What exactly is the outsider test? “to test their own adopted religious faith from the perspective of an outsider with the same level of skepticism they use to evaluate other religious faiths” isn’t entirely clear. This lack of clarity – both from Loftus and his critics – makes the argument very hard to dissect indeed.
John Loftus: I'm sorry, what isn’t clear about it? I first proposed it on a blog post and have refined it since then. What matters is how I articulate it now.

Our commentary: Yes and no, John. If you are going to put forth a faith-shattering argument, it should account for any potential loopholes. Even if you are a human being and therefore incapable of constructing the perfect argument, your goal is to bring a religion down to its needs and then sever its head from the rest of the body. And Thrascymachus did specify what wasn't clear about your argument. You boldy propose that the primary mechanism for getting your argument off the ground is to create more doubt in one's religious beliefs by cross-examination. However, this falls flat on its face because you are making an erroneous assumption about individuals based on groups. You are defying categorical logic.

John Loftus: I have defined the outsider as the consistent skeptic, a person who uses the same level of skepticism to evaluate all religious faiths.

Our commentary: Again, you spell your defiance and reluctance to embrace categorical logic in spades with this statement. Your argument is improbable by its very first premise, and by this it cannot lead and follow into subsequent premises and is deprived of a valid conclusion. You tread into deep territory with this one, because consistency once again varies from individual to individual, and furthermore because humans are fallible and without a constant system of checks and balances of the self, you run short on ammunition as to what a "consistent skeptic" is (think 9/11 truthers, many of whom may and do have valid political points about the government, yet are relunctant and unwilling to see the reality of September 11, 2001: That is to say, it was not plotted by the United States government, it was a successful terrorist attack employed by Al Qaeda).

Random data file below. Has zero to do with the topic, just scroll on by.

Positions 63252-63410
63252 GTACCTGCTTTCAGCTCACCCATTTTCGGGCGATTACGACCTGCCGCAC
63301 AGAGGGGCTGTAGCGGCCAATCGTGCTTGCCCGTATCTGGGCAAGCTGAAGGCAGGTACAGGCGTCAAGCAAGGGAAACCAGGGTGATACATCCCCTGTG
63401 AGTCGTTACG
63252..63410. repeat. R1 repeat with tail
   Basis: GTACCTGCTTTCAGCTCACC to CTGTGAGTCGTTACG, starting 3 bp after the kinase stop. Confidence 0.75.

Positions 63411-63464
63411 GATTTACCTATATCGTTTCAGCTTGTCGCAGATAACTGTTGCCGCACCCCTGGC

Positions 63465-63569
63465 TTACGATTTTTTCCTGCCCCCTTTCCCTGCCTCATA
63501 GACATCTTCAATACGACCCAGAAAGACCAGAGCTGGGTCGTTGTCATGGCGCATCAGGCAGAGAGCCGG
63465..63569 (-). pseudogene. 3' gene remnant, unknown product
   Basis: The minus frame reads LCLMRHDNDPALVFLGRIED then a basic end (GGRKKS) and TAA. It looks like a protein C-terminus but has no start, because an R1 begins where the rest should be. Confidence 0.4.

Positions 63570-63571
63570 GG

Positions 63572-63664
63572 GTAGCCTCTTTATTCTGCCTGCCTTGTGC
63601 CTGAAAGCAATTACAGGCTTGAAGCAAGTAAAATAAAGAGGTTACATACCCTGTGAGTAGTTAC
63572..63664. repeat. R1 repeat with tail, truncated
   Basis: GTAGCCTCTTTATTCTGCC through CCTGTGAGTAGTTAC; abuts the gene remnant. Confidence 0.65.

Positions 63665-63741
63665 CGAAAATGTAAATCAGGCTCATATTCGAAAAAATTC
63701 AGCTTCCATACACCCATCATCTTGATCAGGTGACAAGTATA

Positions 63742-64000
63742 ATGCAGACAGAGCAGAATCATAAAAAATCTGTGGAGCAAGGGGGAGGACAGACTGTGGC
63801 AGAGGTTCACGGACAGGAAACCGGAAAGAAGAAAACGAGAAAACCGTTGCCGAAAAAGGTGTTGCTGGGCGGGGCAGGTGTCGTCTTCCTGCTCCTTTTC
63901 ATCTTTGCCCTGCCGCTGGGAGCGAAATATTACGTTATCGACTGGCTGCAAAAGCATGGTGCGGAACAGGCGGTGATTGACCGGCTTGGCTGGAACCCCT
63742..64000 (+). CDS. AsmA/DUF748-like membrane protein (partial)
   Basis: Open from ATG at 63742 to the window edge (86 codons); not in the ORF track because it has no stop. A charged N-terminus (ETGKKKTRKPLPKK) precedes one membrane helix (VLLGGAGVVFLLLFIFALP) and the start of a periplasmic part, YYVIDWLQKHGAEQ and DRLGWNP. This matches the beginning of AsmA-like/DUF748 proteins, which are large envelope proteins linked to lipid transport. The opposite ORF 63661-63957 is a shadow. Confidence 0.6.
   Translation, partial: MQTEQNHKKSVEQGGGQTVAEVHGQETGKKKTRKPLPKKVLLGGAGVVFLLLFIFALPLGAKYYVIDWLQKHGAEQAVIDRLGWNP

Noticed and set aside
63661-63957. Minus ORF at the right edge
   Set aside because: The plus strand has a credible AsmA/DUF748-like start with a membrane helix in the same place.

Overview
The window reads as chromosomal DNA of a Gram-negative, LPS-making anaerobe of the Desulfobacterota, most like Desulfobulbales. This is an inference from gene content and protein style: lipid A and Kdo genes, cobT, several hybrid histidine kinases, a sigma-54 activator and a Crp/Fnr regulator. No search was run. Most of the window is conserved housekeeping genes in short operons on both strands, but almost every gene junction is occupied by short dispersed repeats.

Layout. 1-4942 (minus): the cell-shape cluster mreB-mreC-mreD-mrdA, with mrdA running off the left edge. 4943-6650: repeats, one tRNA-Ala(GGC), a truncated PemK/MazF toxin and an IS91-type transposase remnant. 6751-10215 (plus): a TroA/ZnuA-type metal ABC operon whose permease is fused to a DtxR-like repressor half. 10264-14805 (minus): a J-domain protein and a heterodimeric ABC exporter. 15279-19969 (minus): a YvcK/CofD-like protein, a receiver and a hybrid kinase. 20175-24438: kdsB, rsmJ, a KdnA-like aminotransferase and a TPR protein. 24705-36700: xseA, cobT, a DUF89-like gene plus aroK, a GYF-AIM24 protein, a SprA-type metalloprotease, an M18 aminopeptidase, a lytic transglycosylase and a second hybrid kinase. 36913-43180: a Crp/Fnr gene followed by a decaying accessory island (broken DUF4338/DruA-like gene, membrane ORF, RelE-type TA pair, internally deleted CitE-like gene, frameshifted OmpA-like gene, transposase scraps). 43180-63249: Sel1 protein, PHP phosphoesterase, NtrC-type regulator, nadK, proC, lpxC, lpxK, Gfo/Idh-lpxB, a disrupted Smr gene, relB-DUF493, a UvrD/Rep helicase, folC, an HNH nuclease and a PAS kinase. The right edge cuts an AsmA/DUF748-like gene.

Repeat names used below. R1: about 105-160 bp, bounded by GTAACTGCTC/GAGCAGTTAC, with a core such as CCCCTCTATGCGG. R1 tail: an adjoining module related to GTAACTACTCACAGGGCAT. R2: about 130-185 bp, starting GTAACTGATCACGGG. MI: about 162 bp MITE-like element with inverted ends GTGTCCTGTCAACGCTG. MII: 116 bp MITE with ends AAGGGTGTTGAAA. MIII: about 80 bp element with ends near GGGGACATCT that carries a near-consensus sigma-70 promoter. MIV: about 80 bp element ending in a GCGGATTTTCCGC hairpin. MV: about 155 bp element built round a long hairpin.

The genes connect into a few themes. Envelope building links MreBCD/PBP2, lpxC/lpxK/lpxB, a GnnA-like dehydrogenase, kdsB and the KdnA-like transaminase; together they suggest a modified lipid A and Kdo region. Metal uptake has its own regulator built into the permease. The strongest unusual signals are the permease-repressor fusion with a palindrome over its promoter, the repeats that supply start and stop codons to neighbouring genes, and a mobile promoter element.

Now it's time to go back to the drawing board. I'm sure many of you will enjoy ripping this to shreds, but I need to do more important things now. Until my next post...


  1. Loftus has long become uninteresting.

    He wrote something like 10 books and they are virtually copies of each other with some minor changes here and there (like bad movie or video game sequels) and his blog does not fare much better.